“What we are doing is something extremely distasteful, but we have to do it to hold together (the university and programs),” Sharpe said. “It’s a necessity and it’s just where we are.”
Over the last several months, university officials and campus representatives have been working on “rebasing” the university’s budget, or narrowing the scope of what the university does.
Due to that process, several classes and majors are being combined, including areas of music and studio arts, and classes with fewer than 10 people registered won’t be offered. Some programs, including Arabic, are being moved to self-sustaining funding. Several positions, including the assistant vice president of Student Affairs and Academic Support, are being eliminated.
Overall, rebasing and budget cuts will affect the equivalent of about 68 full-time positions.
Due to rebasing, about $7 million will be reallocated to increase financial aid, backfill state cuts to the work study program, address limited access to necessary courses for graduation and resume hiring tenure-track faculty.
The board’s authorization of the budget is really an authorization of how much money will be spent, not necessarily how it will be spent. University President Bruce Shepard told board members that the proposed budget is a working document and will officials will “be continuing to tinker” with it as feedback is received from the campus community.
The Board of Trustees also approved a $28.3 million capital budget for the 2011-13 biennium at their meeting.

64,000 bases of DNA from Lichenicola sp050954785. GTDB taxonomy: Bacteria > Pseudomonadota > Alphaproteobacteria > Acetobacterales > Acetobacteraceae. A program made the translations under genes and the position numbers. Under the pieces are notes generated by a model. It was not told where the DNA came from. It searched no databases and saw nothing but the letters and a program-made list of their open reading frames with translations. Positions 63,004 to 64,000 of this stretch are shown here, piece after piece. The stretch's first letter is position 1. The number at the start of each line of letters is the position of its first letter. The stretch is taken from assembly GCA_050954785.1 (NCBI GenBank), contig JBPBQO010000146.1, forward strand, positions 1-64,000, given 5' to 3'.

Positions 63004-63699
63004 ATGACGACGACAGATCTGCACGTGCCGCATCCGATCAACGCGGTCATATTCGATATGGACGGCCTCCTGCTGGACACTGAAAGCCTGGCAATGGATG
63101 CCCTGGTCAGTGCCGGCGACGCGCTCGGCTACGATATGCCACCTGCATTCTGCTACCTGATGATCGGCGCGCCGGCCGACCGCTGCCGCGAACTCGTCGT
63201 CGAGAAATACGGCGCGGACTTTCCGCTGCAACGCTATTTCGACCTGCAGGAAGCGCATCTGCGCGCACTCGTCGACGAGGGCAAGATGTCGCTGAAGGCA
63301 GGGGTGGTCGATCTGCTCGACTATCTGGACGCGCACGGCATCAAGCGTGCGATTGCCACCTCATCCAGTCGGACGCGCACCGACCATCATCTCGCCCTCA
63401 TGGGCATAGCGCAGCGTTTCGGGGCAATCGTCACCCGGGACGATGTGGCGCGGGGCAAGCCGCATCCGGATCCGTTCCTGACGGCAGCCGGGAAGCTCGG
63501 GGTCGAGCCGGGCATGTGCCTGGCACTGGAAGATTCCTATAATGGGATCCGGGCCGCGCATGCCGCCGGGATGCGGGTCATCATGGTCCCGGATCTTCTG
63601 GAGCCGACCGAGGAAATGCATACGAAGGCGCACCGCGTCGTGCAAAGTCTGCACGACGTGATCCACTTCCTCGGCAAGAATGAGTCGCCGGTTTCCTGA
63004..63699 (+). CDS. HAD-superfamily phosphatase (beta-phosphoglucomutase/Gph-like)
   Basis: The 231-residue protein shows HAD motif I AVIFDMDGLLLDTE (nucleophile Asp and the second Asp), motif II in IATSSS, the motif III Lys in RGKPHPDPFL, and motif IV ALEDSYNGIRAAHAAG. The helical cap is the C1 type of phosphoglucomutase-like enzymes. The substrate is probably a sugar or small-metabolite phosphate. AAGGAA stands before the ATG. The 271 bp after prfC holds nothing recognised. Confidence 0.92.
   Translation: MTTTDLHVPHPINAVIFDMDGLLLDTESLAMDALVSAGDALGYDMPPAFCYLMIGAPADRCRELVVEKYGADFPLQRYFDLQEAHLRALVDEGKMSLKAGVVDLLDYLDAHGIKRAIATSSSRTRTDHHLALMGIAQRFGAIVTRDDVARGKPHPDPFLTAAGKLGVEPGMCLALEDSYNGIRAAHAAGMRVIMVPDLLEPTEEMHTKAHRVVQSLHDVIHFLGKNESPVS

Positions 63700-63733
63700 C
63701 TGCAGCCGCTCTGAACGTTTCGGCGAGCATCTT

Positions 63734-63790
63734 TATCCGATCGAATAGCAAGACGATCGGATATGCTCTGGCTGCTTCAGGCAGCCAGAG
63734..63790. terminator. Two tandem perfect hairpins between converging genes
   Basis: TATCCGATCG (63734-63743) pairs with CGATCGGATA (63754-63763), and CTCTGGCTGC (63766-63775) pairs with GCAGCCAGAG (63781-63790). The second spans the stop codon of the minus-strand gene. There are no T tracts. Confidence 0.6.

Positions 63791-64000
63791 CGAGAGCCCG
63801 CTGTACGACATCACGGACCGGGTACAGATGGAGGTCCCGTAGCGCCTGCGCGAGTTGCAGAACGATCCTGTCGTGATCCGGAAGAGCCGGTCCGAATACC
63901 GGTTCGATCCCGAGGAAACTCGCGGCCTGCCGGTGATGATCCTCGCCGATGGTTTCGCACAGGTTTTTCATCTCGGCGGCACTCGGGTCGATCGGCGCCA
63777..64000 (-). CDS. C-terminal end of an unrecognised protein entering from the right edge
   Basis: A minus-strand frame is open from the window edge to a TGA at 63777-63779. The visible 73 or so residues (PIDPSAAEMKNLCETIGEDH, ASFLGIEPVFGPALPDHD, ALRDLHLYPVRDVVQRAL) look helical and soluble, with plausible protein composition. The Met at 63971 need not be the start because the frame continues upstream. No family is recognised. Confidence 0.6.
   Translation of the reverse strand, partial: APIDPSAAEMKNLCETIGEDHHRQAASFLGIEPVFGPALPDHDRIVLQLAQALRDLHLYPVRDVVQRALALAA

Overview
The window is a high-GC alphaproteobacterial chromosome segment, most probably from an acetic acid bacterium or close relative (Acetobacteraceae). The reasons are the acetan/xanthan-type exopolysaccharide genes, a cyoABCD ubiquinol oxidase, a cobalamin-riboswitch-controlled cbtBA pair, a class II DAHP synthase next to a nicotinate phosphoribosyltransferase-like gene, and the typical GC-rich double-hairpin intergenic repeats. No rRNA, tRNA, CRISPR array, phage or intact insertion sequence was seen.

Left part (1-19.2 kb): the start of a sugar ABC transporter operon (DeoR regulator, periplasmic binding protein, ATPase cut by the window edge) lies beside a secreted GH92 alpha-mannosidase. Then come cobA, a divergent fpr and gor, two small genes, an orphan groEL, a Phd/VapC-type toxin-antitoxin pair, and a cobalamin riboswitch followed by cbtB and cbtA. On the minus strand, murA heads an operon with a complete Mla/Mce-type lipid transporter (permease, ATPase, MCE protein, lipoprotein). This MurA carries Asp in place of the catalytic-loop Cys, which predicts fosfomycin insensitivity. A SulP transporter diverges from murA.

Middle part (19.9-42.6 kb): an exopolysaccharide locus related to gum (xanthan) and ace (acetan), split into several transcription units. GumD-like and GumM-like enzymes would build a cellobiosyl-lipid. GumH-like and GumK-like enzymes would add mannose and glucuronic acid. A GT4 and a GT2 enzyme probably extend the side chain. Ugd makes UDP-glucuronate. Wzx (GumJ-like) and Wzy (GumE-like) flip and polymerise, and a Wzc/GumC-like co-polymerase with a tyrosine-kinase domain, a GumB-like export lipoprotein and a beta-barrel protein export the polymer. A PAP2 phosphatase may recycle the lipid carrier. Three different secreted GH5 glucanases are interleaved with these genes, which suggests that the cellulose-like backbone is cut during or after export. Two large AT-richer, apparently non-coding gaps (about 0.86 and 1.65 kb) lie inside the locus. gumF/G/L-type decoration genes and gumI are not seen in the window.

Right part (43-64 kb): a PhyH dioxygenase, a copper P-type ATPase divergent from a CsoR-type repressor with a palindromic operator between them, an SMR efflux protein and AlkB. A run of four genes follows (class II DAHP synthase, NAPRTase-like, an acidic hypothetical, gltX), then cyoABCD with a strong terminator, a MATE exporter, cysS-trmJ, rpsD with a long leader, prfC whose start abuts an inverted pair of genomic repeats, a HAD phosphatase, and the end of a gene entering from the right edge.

The capital budget, which is for building projects, includes $6.8 million for design of the Carver Academic Renovation project, $4.5 million for a comprehensive interior and exterior renovation of Fraser Hall, $8.3 million for preservation projects, $4.8 million for classroom and lab upgrades and $350,000 to start a predesign study for a possible new academic building.
Click here to view the entire operating budget. Within the documents, follow links for more information.
Some of the rebasing measures and budget cuts in the Academic Affairs division, which contains all the colleges, include: restructuring business administration program, merging 13 music areas into about half as many, phasing-out the Elementary Education major in the English department, reconfiguring the Liberal Studies Department, cutting science budgets which will impact equipment and supply replacement, and moving the TESOL certificate course to self-sustaining funds. The proposed decentralization of the Graduate School will not happen. For more details, including more cuts and costs associated with them, click here.
For Business and Financial Affairs, one of the biggest proposals is to push for sustainability changes, including reducing the number of hours the steam sculpture is operating and turning down the heat by two degrees in many areas. The division also reorganized several offices to eliminate two director-level positions. For more details, click here.
For Student Affairs and Academic Support Services, rebasing efforts include reducing athletic and associated student budgets and eliminating some positions. For more details, click here.